Destroyer – Kaputt

Before 2011, I had heard one Destroyer album, Your Blues.  I recalled a very baroque yet earnest ballad named The Music Lovers, and nothing else.  I thought of Dan Bejar (the sole permanent member) as part of an indie pop milieu I haven’t found interesting in years.  Thankfully, Destroyer changed and I was wrong.  Kaputt is a utopian vision of space-age late night electronic jazz pop.


First I’ll mention the atmosphere: as lush as a Ferrari made of diamonds, parked near a waterfall…  bathed in the neon glow of some not-too-distant future.  Every reverb-laden trumpet blast and bright synth line feels magnified, submerged in the liquid cool of Kaputt’s immaculate production.  Some have mentioned the album conjuring memories of the 80s and I can’t disagree;  I think it’s more to do with the painstaking detail of the recording than any genre the band nods toward.   It was a time, after all, when ambitious pop albums were a slightly more common sighting.

If you’re familiar with Miles Davis‘ monumental Bitches Brew, you’ll have some idea of the tone and color the omnipresent trumpet takes on as it darts through the album from beginning to end.  Muted and echoed at godlike levels, it’s an apparition as much as a driving force.  Accenting and elevating the songs, highlighting the utopian feel, it’s a major aspect in cementing this sound in memory.  Another is Bejar’s voice.  With a deliver both earnest  and cool, his affecting lyrics take impressionistic flights spiked with lump-in-throat moments which remind us: he’s not just our tour guide on this  twilit adventure, he’s sharing the story of how we got here.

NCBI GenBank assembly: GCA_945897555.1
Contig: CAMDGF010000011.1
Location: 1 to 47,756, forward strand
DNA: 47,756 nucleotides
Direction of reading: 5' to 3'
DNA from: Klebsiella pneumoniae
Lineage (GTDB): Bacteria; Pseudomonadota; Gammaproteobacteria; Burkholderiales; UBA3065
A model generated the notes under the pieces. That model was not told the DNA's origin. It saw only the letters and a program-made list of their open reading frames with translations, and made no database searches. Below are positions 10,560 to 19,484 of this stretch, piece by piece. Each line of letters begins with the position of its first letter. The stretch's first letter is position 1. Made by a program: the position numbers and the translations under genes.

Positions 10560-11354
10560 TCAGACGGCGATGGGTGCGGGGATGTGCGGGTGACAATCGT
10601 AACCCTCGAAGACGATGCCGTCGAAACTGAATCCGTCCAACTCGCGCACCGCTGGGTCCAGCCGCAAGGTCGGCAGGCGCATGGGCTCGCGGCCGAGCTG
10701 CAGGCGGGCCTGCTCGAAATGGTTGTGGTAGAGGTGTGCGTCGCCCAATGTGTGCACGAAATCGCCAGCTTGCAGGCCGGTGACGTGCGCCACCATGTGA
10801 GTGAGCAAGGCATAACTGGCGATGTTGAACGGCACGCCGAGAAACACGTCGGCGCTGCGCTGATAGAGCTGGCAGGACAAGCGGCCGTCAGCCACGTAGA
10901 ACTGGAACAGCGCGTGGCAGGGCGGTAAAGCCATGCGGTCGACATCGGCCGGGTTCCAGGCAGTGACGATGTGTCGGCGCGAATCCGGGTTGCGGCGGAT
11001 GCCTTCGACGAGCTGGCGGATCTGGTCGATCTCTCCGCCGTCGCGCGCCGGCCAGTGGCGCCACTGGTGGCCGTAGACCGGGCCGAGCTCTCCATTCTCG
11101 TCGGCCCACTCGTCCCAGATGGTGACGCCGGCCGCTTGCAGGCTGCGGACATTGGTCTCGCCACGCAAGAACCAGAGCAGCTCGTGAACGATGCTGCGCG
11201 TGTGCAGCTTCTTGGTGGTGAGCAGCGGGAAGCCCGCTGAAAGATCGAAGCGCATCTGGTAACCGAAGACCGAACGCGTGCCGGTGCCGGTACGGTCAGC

This chilled out, slickly psychedelic album is polished pop of the highest order.  Crackling with an energy and intricacy unheard of in Bejar’s (former) circles, it unapologetically stands out with a crystaline picture of a time we’re not living in.  For me, it’s the future.  I’m sure this has something to do with my upbringing in the aforementioned decade; this is how the future was supposed to sound then!  You may hear the past.  Either is a fantasy wholly worth inhabiting.

If you’re like me, you may need more assurance that this isn’t the tired indie pop you may expect (or fear) it to be.  So try this:

On second thought, everyone watch that.  One of the most original, thrilling, and straight up funny music videos I’ve seen in a long time.  80’s girls with wet hair, desert mirages, and flying whales!  Wow.  That just made me like this even more.  Anyway…

[you can get this straight from label merge, or even at amazon]

10 thoughts on “Destroyer – Kaputt

  1. This is probably my favorite release of the year thus far. Or at least tying for first along with Radiohead’s new release. Regardless, fantastic album with a delightful sound and ambiance. Great read!


    • Agreed about being one of the best releases of 2011 so far. I keep coming back to this, especially when I’m driving – the cd has not left my car since I got it, and works especially well on these cold yet sunny late winter days.


  2. To be fair, Destroyer was never about generic indie pop. Dan has been out there for years, always doing something quirky and unique, even when he was doing it in the context of a four-piece rock band (see This Night). He’s gone through everything from lo-fi bedroom chaos (We Will Build Them a Golden Bridge), to slick, MIDI-fired avant rock (Your Blues, this album) via acerbic Bowie/Cale-styled art rock (Thief, Nighthawk).


    • I didn’t mean to imply he was about that – merely that the artists he’s commonly lumped in with do not often rise above the ‘interesting’ threshold for me, and thus why I’d forgotten about this project. I definitely enjoyed Your Blues, and it seems you agree that it stands apart from other past albums.


  3. Pingback: Destroyer – Savage Night At The Opera « Optimistic Underground

  4. Pingback: Best of 2011 « Optimistic Underground

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